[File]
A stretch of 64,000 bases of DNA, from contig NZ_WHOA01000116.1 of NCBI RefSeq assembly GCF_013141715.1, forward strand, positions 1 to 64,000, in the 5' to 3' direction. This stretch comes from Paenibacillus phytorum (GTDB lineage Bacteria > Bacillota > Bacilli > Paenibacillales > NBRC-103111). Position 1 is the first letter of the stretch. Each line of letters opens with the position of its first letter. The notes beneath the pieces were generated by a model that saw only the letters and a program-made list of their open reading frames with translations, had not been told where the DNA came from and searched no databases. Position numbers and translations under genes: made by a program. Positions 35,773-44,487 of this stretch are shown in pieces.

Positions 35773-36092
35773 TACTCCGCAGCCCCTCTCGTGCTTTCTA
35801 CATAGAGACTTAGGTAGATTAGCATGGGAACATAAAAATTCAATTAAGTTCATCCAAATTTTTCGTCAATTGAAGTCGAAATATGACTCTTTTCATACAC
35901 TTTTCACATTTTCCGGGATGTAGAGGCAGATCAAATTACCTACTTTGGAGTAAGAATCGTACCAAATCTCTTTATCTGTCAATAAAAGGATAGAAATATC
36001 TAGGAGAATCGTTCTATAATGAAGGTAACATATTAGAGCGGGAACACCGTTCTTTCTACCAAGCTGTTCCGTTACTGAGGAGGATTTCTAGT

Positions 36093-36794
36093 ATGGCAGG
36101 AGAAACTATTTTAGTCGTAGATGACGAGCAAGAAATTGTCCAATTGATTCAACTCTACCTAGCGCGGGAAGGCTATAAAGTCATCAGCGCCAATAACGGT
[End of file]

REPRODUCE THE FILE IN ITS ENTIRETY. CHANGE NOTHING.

A stretch of 64,000 bases of DNA, from contig NZ_WHOA01000116.1 of NCBI RefSeq assembly GCF_013141715.1, forward strand, positions 1 to 64,000, in the 5' to 3' direction. This stretch comes from Paenibacillus phytorum (GTDB lineage Bacteria > Bacillota > Bacilli > Paenibacillales > NBRC-103111). Position 1 is the first letter of the stretch. Each line of letters opens with the position of its first letter. The notes beneath the pieces were generated by a model that saw only the letters and a program-made list of their open reading frames with translations, had not been told where the DNA came from and searched no databases. Position numbers and translations under genes: made by a program. Positions 35,773-44,487 of this stretch are shown in pieces.

Positions 35773-36092
35773 TACTCCGCAGCCCCTCTCGTGCTTTCTA
35801 CATAGAGACTTAGGTAGATTAGCATGGGAACATAAAAATTCAATTAAGTTCATCCAAATTTTTCGTCAATTGAAGTCGAAATATGACTCTTTTCATACAC
35901 TTTTCACATTTTCCGGGATGTAGAGGCAGATCAAATTACCTACTTTGGAGTAAGAATCGTACCAAATCTCTTTATCTGTCAATAAAAGGATAGAAATATC
36001 TAGGAGAATCGTTCTATAATGAAGGTAACATATTAGAGCGGGAACACCGTTCTTTCTACCAAGCTGTTCCGTTACTGAGGAGGATTTCTAGT

Positions 36093-36794
36093 ATGGCAGG
36101 AGAAACTATTTTAGTCGTAGATGACGAGCAAGAAATTGTCCAATTGATTCAACTCTACCTAGCGCGGGAAGGCTATAAAGTCATCAGCGCCAATAACGGT